From the Baltimore Sun
Howard County announces $1.5 million in funding for substance-use disorder residential treatment centers
October 5, 2021 | by Katie V. Jones
Howard County Executive Calvin Ball announced Tuesday that $1.5 million in grant funding would be divided between three county residential treatment centers for those facing substance-use disorders: Howard House in Ellicott City, Hilda’s Place in Glenwood and the recently opened Sheppard Pratt in Elkridge.
“Residential treatment options for people with substance-use disorders, including opioid addiction, have been and continue to be extremely limited in Howard County, and yet we have hundreds of people struggling with addiction,” Ball said at a news conference at Sheppard Pratt. “Today, we are taking an important, giant leap to ensure safe, accessible and successful residential treatment right here in Howard County.”
For three years, Ball said, the grants will fund: a transportation system for clients who need rides from residential, outpatient or other medical appointments; case managers and peer support specialists for each provider who will personally guide individuals through the different phases of treatment and help navigate clients to available needed community services; and regular training for all peers, case managers and behavioral health staff.
The county will collect data and track performance measurements on the investments to “remain data-informed and people-driven,” Ball said.
Howard House, a 16-bed men’s home, and Hilda’s Place, a 16-bed women’s home, both opened in 2019 and received licenses for all levels of clinically managed care earlier this year, Ball said. The Elkridge branch of Sheppard Pratt opened in June and offers 17 licensed beds for people needing detox or withdrawal management.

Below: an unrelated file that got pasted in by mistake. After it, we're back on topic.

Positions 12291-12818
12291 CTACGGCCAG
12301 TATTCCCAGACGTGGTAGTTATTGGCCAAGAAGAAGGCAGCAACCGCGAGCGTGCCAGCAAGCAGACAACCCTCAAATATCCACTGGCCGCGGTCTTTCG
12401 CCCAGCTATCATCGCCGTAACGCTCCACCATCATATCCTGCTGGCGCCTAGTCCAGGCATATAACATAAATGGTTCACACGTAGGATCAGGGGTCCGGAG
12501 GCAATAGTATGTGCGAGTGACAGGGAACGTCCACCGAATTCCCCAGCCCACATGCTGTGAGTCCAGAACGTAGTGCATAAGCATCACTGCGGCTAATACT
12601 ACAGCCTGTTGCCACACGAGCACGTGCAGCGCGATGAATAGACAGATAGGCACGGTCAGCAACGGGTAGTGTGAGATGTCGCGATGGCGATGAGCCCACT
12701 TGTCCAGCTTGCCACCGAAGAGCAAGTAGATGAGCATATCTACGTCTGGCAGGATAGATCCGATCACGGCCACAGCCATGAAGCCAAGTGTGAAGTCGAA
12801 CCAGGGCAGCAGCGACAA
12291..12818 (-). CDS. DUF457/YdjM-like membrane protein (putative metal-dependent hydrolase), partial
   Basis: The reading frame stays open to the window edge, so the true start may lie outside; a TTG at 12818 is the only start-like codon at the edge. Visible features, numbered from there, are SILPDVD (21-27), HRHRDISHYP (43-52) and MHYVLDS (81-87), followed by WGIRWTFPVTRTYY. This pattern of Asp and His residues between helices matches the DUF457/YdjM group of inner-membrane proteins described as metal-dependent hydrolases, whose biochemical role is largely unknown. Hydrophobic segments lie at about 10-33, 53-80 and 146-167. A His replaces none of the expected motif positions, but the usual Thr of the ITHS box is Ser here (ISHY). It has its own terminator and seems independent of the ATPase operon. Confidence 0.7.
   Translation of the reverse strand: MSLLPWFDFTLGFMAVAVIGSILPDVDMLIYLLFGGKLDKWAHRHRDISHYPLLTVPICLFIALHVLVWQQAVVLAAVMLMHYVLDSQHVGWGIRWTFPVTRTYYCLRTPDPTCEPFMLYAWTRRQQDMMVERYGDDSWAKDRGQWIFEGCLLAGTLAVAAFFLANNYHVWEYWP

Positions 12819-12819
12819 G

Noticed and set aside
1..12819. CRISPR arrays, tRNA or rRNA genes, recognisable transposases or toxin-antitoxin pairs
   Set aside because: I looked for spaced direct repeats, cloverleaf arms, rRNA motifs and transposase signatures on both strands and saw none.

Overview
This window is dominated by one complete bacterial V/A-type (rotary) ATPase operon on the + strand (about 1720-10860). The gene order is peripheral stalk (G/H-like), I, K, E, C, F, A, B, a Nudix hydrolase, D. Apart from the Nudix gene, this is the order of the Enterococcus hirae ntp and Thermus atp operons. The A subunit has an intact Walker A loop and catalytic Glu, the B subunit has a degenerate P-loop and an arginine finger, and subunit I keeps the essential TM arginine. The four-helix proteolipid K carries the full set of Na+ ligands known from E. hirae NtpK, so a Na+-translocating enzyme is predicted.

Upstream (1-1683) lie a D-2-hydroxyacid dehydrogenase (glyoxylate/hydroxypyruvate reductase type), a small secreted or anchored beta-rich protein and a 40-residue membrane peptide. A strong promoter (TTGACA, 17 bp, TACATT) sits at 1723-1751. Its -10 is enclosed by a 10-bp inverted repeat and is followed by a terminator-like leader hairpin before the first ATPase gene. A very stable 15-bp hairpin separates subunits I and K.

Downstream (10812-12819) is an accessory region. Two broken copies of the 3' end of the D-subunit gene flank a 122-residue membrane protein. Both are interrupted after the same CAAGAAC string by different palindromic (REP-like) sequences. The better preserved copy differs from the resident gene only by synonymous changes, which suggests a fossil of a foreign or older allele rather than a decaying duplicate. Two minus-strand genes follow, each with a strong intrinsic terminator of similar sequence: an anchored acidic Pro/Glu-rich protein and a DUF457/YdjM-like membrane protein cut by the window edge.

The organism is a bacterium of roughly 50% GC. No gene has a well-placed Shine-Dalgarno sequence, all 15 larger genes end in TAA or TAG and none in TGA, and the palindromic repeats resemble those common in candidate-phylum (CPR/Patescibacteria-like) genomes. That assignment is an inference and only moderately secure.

Dr. Harsh Trivedi, CEO of Sheppard Pratt, thanked the county for its support and stressed that everyone “needs to step up and do more.”
The state of Maryland experienced a 15% increase in drug- and alcohol-related deaths last year, and “Howard County is no exception,” Trivedi said.
“Howard County’s tragic 53% surge in opioid-related fatalities just last year marks the largest percentage increase in Central Maryland,” he said. “We need to ensure services are immediately available when someone is ready to take that first step.”
The grant “confirms the good work we are doing and will continue to do,” said Theresa Thomas, founder and CEO of Hilda’s Place.
“This money goes to show that the county is prepared to embark on this journey with the partners who are gathered here,” said Bernard Foster, executive director of Howard House.
Barbara Allen, chair of the Howard County Opioid Crisis Community Council, said substance-use disorder is “a disease” and a “complex issue” which the “majority of our population doesn’t understand.”
“We are not going to get our way through this without collaboration,” Allen said. “We need the input of ‘what about this’ or ‘what about that.’ ”
Howard House, Hilda’s Place and Sheppard Pratt, Allen said, offer “systems of hope and healing” and that is what people want and need.
“This is a step forward that we’ve wanted for a very, very long time,” Allen said.
“This is a significant accomplishment for Howard County, one that has been years in the making,” said Dr. Maura Rossman, Howard County health officer. “With a goal to prevent deaths and other adverse events related to substance misuse, the health department is looking forward to offering all levels of care to residents of Howard County.”